Saturday, 24 January 2015
Anuradhapura is an ancient town in central Sri Lanka, famous for its many places of worship and ruins of buddhist monasteries, many of them around 2000 years old. Mirisivatya Dagoba is on the outskirts of the sacred city, a white dagoba with little tourists and quiet atmosphere.
Abhayagiri is on the northern edge of the city, furthest from the center. It is my favourite part of the area, with the jungle overgrowing the ruins and a quiet, melancholy atmosphere. 1500 years ago, it was a huge monastery housing 5000 monks, though only the sheer size of the area suggests that now.
Further to the south, the mood changes to lively and vibrant place of pilgrimage, with hundreds of buddhists in white dress offering flowers before buddha statues and praying. The huge Ruvanvalisaya dagoba is particularly popular, as it is believed to hold remains of the Buddha. The white dome is wrapped in a 300 m long orange ribbon. Also dressed in white, a group of volunteers were washing the mildew off the stones, remaining surprisingly clean themselves.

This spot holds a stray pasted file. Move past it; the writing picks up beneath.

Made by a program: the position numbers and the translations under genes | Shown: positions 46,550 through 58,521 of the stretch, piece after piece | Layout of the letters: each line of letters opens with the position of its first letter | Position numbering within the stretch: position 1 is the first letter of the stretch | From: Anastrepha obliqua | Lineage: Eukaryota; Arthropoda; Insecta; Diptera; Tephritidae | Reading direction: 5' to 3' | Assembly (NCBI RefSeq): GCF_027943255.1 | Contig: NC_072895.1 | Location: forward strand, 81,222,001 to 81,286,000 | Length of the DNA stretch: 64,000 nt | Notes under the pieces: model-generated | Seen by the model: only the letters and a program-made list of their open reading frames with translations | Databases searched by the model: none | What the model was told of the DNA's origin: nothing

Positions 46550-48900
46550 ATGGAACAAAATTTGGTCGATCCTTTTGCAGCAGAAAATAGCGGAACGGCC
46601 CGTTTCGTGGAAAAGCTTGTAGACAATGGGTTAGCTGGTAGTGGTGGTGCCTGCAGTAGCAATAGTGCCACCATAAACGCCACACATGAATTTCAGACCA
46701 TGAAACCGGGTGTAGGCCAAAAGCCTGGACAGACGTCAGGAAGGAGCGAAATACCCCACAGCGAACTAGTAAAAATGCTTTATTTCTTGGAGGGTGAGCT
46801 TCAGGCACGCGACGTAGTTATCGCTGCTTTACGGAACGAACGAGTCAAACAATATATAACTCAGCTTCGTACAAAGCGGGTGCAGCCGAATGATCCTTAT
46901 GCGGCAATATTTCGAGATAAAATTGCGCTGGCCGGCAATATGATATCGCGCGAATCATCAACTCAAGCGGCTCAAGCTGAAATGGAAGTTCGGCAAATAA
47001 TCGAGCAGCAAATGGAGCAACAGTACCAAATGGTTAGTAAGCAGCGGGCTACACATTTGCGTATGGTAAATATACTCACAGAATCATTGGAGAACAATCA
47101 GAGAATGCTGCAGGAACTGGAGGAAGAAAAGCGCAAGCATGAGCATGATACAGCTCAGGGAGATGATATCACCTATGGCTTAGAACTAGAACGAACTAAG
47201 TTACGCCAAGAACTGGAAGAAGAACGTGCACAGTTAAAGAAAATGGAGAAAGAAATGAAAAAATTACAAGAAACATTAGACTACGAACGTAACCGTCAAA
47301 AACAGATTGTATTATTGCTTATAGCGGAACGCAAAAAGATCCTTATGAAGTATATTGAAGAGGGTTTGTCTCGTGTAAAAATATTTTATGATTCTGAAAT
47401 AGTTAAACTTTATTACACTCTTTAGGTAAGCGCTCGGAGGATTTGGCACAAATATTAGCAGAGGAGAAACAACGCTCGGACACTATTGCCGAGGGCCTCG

According to popular belief, this Bo Tree was grown from a cutting of the original indian Bo Tree, under which Buddha attained enlightenment. It is the oldest living human planted tree in the world, dating from 288 BC. Around the terrace on which it grows, many other saplings have been planted, so it feels more like garden than a temple.